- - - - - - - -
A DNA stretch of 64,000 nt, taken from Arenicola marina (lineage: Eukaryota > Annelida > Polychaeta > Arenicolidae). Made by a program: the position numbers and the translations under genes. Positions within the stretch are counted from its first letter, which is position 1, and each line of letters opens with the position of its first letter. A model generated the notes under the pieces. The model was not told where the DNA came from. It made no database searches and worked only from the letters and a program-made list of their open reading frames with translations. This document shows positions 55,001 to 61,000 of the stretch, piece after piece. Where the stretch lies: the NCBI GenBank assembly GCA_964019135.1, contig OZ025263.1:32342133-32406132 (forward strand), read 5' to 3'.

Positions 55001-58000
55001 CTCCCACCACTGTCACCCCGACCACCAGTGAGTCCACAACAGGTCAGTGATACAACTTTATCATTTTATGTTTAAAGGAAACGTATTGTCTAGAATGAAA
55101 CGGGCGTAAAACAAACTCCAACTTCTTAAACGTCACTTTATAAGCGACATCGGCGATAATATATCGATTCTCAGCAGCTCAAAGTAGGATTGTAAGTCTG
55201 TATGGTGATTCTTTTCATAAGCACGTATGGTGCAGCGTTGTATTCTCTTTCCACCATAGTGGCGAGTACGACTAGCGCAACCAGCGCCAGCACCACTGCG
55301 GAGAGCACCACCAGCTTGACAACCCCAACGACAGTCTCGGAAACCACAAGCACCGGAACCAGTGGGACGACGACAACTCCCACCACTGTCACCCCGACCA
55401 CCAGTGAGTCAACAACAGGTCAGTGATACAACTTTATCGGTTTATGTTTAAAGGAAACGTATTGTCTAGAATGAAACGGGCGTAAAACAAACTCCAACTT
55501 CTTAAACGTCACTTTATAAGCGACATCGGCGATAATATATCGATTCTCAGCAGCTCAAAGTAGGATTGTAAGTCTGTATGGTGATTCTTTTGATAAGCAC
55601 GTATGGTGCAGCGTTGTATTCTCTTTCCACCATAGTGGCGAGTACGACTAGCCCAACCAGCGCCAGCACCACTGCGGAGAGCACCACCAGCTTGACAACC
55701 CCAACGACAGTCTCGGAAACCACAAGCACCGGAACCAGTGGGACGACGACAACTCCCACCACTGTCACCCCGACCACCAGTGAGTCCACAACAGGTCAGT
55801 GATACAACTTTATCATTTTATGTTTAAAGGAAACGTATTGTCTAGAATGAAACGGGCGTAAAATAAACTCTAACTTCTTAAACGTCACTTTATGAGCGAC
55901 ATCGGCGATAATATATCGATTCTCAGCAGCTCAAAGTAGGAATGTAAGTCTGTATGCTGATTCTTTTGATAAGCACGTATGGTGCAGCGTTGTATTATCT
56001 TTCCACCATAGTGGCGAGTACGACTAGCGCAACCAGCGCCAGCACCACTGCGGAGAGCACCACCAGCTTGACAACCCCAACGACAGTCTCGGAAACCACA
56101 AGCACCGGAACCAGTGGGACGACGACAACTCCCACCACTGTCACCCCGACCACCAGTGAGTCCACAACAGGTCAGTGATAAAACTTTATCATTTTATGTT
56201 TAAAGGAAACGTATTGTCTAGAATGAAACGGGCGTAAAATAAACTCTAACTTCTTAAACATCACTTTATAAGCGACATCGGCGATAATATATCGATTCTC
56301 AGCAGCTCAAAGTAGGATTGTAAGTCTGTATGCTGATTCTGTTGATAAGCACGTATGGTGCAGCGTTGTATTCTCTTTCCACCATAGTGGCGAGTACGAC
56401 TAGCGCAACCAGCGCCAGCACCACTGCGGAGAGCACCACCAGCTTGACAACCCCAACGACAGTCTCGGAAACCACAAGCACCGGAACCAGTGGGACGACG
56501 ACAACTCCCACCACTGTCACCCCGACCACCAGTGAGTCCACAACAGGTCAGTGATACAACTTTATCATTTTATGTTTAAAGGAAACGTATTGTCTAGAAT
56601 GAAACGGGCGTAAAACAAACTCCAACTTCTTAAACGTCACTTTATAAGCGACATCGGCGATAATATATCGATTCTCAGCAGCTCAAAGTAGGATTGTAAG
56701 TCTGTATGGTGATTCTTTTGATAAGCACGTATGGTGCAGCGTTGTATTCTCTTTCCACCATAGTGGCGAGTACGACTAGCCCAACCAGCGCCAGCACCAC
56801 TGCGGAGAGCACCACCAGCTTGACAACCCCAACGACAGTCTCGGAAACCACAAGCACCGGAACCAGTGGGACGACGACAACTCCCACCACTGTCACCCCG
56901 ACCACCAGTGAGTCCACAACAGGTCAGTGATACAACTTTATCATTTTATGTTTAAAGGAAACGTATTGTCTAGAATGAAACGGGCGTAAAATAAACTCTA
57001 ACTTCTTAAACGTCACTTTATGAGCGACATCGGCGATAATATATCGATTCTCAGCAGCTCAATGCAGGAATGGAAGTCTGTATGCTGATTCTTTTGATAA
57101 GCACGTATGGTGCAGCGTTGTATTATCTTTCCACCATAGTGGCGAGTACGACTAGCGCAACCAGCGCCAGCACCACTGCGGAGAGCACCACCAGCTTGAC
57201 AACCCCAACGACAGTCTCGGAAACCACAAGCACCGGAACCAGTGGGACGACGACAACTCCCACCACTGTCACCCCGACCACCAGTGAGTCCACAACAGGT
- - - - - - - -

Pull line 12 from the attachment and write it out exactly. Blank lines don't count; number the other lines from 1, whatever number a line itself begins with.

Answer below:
55901 ATCGGCGATAATATATCGATTCTCAGCAGCTCAAAGTAGGAATGTAAGTCTGTATGCTGATTCTTTTGATAAGCACGTATGGTGCAGCGTTGTATTATCT